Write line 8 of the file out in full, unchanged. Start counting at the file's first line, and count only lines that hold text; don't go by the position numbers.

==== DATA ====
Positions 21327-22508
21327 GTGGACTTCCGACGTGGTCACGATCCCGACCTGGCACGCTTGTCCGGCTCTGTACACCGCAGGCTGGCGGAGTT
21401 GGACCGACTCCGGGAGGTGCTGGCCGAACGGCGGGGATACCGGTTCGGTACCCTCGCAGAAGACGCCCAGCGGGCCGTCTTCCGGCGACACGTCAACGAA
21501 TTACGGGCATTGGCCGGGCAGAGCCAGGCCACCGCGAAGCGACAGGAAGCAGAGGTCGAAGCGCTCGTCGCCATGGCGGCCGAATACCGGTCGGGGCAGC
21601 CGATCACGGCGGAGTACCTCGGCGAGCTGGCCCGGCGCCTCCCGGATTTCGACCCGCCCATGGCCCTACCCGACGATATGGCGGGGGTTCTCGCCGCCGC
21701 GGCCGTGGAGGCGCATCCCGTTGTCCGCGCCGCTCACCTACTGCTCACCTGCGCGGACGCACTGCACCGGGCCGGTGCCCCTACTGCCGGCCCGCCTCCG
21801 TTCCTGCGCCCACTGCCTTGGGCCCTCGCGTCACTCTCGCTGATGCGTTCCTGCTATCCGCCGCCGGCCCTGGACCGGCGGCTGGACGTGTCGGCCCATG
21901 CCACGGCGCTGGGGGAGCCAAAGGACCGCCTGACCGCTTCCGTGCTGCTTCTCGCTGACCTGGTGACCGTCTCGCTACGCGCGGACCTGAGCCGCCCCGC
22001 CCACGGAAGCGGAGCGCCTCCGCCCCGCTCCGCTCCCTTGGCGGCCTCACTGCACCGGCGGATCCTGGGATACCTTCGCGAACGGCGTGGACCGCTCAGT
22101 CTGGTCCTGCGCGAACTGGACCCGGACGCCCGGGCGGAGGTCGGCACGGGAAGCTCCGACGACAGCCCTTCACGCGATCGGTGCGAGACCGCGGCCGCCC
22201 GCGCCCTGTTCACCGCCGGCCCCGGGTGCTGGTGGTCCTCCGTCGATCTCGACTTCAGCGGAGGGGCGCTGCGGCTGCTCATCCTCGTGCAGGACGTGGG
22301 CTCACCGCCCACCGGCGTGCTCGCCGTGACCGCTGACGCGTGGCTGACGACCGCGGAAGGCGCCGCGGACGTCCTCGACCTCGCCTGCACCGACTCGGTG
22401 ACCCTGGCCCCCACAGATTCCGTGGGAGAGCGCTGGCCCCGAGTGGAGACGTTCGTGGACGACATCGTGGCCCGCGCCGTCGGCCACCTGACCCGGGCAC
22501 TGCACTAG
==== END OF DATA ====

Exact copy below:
21901 CCACGGCGCTGGGGGAGCCAAAGGACCGCCTGACCGCTTCCGTGCTGCTTCTCGCTGACCTGGTGACCGTCTCGCTACGCGCGGACCTGAGCCGCCCCGC